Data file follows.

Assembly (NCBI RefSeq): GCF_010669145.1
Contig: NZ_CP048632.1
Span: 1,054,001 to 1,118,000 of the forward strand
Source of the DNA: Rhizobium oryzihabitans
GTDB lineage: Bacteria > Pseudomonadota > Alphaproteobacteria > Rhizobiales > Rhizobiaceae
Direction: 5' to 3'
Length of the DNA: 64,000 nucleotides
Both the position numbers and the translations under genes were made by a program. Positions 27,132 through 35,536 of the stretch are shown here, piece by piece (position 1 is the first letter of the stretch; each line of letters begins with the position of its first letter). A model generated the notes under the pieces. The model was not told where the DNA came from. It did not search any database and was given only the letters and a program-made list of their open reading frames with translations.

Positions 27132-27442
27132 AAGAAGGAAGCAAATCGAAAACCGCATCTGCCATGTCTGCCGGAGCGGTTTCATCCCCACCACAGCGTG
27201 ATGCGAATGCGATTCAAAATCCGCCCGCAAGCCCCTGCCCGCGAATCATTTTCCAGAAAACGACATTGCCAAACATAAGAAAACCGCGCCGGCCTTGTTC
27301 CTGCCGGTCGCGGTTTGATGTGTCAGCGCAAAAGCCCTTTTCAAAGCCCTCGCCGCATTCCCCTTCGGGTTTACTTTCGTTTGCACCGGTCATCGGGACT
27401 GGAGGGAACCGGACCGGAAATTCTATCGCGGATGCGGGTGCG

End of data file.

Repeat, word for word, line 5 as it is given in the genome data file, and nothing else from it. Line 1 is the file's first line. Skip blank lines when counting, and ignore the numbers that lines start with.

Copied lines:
GTDB lineage: Bacteria > Pseudomonadota > Alphaproteobacteria > Rhizobiales > Rhizobiaceae